And while Pierson credits those who stayed behind with saving roughly 200 homes in Malibu West, he also admits that the City will have to discuss those who, like him, ignored evacuation orders and stayed behind, but who saved hundreds of homes by doing so.

“I’m super glad that the vast majority of people evacuated; I think everyone should evacuate, despite us staying,” Pierson said. “You really gotta have a very solid understanding of what you’re doing and what your plan is ... or else people die, and there’s no house worth that.” 

Roughly an hour-and-a-half after seeing the funnel of fire, Fote, who had retreated to the swim club, went back out and found active fires, including one fueled by a broken gas line. 

Fote said firetrucks from San Diego pulled up, and the firefighters spared Fote’s house and one other before heading down the street.

“It’s not like there was no firefighter presence,” Fote said. “It’s just that it was overwhelming — completely overwhelming.”

Palm trees resembled roman candles, Fote recalled, as the brigade members continuously wet them and any remaining brush. Railroad ties, too, served as ignition for the flames, Stoker said; even a fire extinguisher was no match.   

“You don’t know you’re tired at the time because your adrenaline is so pumped,” Stoker said.

In their training sessions, brigade members were taught to attack fires from as many angles as they could. With that in mind, they teamed up to tackle spot fire after spot fire. 

At one point, Fote realized that Biglow’s home had ignited while Biglow, the Piersons and others had gone to Point Dume to protect Biglow’s childhood home. Fote gathered a crew of residents who were able to extinguish the flames and put out more hot spots. 

Things calmed down after Friday, Stoker said, but a good night’s sleep was hard to come by.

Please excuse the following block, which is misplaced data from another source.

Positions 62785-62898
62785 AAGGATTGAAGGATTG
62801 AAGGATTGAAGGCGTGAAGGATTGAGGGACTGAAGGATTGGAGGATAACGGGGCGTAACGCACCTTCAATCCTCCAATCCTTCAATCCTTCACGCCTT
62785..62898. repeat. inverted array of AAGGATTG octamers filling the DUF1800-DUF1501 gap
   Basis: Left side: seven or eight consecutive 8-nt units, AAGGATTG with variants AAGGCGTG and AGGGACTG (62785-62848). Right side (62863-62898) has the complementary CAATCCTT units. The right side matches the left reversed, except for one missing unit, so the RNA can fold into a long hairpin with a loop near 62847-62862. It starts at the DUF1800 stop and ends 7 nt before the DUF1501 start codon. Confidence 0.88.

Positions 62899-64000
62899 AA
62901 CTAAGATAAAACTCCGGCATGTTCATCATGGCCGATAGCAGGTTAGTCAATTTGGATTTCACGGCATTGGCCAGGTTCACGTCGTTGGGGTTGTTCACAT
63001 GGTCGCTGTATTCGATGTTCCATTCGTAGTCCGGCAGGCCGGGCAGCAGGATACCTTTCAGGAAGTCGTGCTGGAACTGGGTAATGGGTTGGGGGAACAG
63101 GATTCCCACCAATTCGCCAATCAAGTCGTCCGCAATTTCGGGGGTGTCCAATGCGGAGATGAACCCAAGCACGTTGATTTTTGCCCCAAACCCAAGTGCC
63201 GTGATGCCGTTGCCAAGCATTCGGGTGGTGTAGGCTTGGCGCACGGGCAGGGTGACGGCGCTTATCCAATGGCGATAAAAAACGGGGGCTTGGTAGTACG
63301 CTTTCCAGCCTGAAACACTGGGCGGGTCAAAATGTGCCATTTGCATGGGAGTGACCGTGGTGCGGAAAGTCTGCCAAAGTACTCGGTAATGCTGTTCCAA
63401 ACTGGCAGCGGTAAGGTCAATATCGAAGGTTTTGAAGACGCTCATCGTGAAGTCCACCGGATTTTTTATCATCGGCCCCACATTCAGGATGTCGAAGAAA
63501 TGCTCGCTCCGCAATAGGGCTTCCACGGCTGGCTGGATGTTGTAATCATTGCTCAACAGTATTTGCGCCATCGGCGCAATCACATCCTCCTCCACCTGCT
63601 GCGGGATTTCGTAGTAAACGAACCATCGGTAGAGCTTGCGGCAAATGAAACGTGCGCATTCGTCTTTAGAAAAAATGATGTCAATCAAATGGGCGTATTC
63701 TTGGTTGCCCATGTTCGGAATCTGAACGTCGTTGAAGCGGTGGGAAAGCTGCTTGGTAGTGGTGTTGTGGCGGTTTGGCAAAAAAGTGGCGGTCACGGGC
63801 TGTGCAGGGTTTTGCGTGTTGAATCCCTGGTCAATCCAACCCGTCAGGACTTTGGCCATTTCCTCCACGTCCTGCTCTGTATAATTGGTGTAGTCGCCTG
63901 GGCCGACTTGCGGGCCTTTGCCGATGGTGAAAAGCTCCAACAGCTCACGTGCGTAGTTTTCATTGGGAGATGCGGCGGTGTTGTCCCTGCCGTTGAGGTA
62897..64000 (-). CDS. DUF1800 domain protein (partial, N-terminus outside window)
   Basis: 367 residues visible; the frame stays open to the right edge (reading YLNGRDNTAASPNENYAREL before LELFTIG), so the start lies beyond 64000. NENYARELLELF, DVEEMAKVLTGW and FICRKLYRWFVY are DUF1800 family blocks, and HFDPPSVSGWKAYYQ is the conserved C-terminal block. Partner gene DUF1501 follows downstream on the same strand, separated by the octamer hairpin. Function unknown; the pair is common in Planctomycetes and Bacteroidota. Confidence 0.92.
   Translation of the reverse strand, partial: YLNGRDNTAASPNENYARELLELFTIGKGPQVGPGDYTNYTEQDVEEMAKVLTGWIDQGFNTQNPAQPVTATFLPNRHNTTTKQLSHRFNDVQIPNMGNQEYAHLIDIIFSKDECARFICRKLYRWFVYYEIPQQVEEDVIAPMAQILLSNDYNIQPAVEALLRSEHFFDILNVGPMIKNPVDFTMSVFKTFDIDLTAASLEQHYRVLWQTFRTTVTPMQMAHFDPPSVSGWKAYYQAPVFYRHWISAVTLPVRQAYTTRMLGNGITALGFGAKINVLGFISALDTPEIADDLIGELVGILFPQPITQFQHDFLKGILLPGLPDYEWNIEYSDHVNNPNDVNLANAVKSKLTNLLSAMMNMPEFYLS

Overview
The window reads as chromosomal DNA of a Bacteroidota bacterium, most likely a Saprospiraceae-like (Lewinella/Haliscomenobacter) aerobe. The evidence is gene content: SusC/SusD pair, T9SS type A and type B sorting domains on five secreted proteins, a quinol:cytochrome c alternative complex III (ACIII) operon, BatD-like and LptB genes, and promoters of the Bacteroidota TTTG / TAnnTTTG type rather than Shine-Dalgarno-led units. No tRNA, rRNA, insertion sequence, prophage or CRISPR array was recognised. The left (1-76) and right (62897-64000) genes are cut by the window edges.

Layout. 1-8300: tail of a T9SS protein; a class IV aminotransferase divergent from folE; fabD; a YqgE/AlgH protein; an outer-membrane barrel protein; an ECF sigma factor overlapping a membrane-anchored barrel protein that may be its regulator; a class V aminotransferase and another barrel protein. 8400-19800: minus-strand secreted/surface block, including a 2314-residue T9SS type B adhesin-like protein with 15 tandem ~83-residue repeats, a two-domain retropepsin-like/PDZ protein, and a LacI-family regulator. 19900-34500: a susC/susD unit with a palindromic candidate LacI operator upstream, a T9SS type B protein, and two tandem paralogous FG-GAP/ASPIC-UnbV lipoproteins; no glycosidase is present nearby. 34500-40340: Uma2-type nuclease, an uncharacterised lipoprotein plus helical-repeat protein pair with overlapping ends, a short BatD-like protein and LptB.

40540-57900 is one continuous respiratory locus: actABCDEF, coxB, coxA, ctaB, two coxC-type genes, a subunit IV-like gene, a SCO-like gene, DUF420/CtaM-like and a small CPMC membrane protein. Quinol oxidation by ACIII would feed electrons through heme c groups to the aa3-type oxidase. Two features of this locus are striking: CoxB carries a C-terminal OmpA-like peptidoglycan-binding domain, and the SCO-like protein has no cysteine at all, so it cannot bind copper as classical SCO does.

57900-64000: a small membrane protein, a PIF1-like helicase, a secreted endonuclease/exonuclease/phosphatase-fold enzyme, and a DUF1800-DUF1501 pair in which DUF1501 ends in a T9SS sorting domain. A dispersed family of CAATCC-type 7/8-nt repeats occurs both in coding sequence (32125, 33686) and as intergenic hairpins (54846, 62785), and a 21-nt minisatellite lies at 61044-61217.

“You’re sleeping in your clothes on top of your bed with your shoes on, waiting to pounce,” Stoker said.

Pierson, too, said he and his son tried to go to bed three or four times only to be woken up by a knock on the door.

When Pierson’s head finally hit the pillow, the last thing he saw out of his bedroom window was flames at a “fully engulfed” home on Trancas; luckily, he could see that firefighters were on scene, but he still called it a “surreal visual.”

On Saturday, he awoke to more flames, as spot fires continued throughout the day, with some significant ones in the morning, Pierson said. 

Corinth returned Saturday morning, walking the neighborhood and informing those who had lost their homes of the grim news. 

“It’s never fun being the bearer of bad news, but due to the road shutdowns people had to know,” he explained.

He also coordinated supply drops.

“Every day, I would skirt another roadblock after finding out what’s needed on the ground, bring it to them, gather info, fight more spot fires that would rise up without a moment’s notice, then head back into town where I could get the info ready to send back to the residents the next day,” Corinth wrote. 

All things considered, Stoker said Malibu West was lucky. In some residents’ eyes, though, luck has little to do with it.

“I have such praise for our locals who stayed back to fight the fires and saved many homes,” wrote Malibu West resident Maggie Luckerath, whose home was intact, in an email to the Surfside.

Corinth, too, called his neighbors heroes.

“I have been all over the world and can honestly say this is the best place in the world to live,” Corinth wrote. “The true locals, these are the ones whose families moved here decades ago when Malibu was still a quiet beach town, are the heroes here.  

“They are the ones that stayed to fight the fire. ... There are many of us that just do anything possible to stay here.”